The UN inspectors’ report on the chemical attack near Damascus on August 21 did not assign blame to a particular party. Yet, this is precisely the question which most people are most interested in. For the United States and its allies the circumstantial evidence is enough to implicate the Assad regime. Russia, for its part, has not only expressed serious doubts, but, after consultations with the Syrian government, has presented evidence which it insists is pointing in the other direction. Moreover, Moscow and the Western capitals are again at loggerheads whether military force may be used according to Chapter VII of the UN Charter in case Damascus does not live up to its new commitments on chemical disarmament.

This is hardly surprising. The Geneva agreement between the United States and Russia does not mean that either side has changed its basic positions on the right to the use of force and protection of people vs. protection of sovereignty, or on its attitude to the Assad regime. Washington and Moscow are as far apart as ever with regard to political settlement in Syria. The two sides only agree about the need to take chemical weapons out of the equation. Tellingly, President Putin’s outreach to the American people has produced a pushback from most members of the U.S. political class and opinion leaders.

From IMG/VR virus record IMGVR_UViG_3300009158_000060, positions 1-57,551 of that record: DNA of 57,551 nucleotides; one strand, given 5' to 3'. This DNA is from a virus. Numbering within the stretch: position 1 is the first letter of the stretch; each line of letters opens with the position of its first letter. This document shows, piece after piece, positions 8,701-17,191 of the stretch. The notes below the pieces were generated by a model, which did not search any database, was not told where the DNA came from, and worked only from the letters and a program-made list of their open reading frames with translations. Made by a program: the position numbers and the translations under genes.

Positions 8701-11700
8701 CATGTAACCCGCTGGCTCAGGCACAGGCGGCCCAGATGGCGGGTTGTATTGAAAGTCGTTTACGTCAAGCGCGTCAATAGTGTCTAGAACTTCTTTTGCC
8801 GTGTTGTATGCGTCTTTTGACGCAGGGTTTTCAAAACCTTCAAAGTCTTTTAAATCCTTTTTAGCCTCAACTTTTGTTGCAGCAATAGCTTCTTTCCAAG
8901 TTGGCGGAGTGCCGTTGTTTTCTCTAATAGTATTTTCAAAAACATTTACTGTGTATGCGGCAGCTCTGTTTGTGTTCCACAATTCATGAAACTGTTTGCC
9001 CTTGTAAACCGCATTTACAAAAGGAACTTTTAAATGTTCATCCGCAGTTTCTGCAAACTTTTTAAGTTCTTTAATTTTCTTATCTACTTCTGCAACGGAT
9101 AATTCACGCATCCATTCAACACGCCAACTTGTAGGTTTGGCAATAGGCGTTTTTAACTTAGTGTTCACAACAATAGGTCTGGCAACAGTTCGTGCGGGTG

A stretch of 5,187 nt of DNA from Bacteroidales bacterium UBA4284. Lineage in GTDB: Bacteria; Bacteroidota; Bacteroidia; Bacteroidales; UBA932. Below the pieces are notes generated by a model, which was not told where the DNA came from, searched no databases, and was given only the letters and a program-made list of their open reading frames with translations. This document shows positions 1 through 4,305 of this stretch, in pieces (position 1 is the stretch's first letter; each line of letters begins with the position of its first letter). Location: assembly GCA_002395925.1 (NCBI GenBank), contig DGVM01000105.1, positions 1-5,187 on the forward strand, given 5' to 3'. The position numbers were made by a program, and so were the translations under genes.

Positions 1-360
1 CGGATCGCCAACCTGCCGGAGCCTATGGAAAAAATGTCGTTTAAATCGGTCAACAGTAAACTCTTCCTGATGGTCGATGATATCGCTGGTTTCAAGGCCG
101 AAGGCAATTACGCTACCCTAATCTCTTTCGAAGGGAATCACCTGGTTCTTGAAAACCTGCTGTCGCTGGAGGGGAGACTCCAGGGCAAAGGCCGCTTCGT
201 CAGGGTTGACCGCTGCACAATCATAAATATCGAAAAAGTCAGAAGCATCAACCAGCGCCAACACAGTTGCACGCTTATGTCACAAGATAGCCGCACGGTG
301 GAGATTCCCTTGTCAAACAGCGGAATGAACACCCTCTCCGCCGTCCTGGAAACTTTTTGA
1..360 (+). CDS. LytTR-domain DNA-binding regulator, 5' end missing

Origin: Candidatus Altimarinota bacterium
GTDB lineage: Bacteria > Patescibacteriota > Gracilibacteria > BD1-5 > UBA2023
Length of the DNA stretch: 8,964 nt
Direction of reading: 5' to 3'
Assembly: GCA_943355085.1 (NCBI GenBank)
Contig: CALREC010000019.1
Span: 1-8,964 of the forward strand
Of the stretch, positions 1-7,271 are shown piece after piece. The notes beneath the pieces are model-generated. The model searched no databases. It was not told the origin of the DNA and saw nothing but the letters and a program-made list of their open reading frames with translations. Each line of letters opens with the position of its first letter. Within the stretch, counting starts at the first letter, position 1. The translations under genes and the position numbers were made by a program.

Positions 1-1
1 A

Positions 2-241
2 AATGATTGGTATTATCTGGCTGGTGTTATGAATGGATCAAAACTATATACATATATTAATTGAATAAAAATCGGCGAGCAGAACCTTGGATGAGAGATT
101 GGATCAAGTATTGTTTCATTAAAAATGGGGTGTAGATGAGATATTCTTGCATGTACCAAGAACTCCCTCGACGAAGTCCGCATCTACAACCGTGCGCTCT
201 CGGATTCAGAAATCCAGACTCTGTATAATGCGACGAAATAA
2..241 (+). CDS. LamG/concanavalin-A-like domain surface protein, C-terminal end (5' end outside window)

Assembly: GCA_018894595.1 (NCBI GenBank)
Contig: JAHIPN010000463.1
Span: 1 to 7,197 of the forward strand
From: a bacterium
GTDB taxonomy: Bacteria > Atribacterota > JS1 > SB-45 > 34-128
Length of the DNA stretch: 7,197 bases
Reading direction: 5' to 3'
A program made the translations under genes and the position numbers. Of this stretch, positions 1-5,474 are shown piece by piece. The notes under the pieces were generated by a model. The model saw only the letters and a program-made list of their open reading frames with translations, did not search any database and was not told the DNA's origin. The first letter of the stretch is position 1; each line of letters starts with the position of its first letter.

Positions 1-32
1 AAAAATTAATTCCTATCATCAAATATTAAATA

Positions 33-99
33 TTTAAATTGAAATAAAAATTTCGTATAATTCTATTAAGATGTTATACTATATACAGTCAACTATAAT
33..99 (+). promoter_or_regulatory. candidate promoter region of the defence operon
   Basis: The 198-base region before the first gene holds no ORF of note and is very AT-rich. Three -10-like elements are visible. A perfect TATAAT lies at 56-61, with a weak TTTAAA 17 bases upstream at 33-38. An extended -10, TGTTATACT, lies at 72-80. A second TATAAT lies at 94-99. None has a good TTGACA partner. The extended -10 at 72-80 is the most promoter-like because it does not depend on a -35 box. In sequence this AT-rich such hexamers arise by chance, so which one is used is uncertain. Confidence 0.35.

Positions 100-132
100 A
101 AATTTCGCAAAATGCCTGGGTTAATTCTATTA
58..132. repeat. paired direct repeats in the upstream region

This week, Russia’s state-run television has been celebrating Moscow’s achievement, during the Geneva talks on Syria, of “diplomatic parity” with Washington. It feels almost as a throwback to a time four decades ago when the Soviet Union gained strategic parity with the United States. It would make sense to hold off on champagne, however. For Moscow to become a recognized purveyor of regional and global public goods a long and hard slog lies ahead. No doubt this is the right goal, and the road needs to be covered. Syria, and the Middle East more broadly, is an unlikely place for quick fixes, and the implementation of the chemical weapons accord will take time and require a monumental effort. The United Nations is a recognized platform for debate, but its performance depends on its key members actually working together.

  • Dmitri Trenin